Vietnam Holds on to Nuclear Policy


"Without nuclear energy, Vietnam stands to become a net importer of energy, against its current status as a net exporter."

Bangkok Post

Despite the nuclear disaster that has rocked Japan and is knocking a few percentage points off that country's GDP in the process, Asean member Vietnam will proceed with its own plans for nuclear energy.

"The Japanese accident has made each country rethink its nuclear energy policy. But for Vietnam, the government has decided to go ahead and build nuclear power plants, a decision based on the long-term demand and supply outlook," Vietnamese Deputy Prime Minister Hoang Trung Hai said during a recent trip to Japan.

The minister, who is also in charge of national infrastructure development, said that otherwise Vietnam stood to become a net importer of energy by 2015 against its current status as a net exporter.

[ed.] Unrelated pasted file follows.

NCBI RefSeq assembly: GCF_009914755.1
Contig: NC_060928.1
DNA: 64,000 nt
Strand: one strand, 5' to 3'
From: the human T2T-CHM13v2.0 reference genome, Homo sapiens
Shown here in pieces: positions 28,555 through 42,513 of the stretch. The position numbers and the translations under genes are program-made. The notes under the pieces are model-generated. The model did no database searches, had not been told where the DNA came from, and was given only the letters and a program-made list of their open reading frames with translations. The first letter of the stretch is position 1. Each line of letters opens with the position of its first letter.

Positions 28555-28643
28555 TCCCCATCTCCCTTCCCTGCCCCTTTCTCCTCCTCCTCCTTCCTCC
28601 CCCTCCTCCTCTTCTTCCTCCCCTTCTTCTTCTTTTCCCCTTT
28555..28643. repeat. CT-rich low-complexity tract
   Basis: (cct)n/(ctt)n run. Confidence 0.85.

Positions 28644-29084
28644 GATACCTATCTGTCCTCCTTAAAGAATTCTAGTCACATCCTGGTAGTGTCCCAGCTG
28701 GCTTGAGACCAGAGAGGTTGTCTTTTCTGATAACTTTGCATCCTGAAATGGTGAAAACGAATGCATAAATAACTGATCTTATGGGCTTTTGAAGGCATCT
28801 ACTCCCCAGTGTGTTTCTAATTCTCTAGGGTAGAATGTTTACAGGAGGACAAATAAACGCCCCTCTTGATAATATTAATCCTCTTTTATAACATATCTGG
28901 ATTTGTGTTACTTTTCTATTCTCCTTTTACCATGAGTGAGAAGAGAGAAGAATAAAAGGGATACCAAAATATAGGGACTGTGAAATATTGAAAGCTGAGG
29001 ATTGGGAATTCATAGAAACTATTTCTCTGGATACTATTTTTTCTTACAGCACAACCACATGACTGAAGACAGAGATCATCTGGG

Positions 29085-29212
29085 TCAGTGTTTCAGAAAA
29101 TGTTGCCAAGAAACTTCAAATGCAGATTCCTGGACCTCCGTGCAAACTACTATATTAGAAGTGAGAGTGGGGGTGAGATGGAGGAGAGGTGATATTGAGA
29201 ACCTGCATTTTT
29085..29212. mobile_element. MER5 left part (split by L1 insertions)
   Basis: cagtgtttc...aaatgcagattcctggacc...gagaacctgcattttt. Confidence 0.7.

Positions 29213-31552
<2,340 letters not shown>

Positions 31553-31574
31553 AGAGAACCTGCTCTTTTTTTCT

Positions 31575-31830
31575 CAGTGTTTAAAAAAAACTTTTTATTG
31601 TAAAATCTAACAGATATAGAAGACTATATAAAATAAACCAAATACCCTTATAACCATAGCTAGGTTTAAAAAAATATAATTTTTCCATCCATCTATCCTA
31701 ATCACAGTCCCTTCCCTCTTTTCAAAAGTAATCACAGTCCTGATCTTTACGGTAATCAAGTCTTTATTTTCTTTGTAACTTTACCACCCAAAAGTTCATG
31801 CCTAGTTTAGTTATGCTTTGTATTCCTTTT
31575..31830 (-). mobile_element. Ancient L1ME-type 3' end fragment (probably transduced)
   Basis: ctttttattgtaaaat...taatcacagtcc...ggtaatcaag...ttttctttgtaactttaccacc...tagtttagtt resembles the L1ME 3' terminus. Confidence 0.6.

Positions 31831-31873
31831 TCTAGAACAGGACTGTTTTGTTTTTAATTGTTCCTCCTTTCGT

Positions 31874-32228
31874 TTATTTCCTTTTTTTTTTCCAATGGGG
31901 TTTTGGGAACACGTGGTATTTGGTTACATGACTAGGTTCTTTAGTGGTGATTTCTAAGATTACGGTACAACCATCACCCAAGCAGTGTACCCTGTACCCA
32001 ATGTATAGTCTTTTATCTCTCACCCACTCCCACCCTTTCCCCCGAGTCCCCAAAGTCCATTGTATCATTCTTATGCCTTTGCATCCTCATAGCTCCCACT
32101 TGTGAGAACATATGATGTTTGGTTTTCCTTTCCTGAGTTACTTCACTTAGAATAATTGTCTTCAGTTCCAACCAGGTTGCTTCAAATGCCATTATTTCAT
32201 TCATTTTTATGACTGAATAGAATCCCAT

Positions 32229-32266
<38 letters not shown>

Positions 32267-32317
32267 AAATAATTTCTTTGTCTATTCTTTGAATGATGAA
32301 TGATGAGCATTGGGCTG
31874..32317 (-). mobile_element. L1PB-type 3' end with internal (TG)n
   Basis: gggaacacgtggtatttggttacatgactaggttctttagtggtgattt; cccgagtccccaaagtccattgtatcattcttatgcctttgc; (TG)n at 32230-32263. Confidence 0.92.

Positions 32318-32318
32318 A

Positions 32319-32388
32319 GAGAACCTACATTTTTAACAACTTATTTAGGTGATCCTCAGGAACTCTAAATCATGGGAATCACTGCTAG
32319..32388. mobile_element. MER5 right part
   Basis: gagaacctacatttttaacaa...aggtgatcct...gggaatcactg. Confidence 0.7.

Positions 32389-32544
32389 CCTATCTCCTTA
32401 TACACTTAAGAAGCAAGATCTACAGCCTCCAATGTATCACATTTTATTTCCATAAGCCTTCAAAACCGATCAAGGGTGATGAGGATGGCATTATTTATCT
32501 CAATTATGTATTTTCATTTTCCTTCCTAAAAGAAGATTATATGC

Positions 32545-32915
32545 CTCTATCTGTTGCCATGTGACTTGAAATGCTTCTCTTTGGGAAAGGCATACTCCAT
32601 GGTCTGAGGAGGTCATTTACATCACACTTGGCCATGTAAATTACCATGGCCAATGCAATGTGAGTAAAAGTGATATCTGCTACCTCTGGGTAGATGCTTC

"Energy is vital for the sustainable growth of the country," said Mr Hai.

Vietnam has laid out plans to build four nuclear plants in the coming years that would generate 4,000 megawatts of electricity.

The first one, costing US$3.5 billion, will be in Ninh Thuan province along the southeastern coast.

Mr Hai said Vietnam believes it can learn safety lessons from the Fukushima I nuclear power station catastrophe.

He has met with Japanese Economy, Trade and Industry Minister Banri Kaieda to request that country's continued cooperation on existing nuclear plant construction in Vietnam.

Japan has so far received orders from the Vietnamese government to build two of the nuclear plants.

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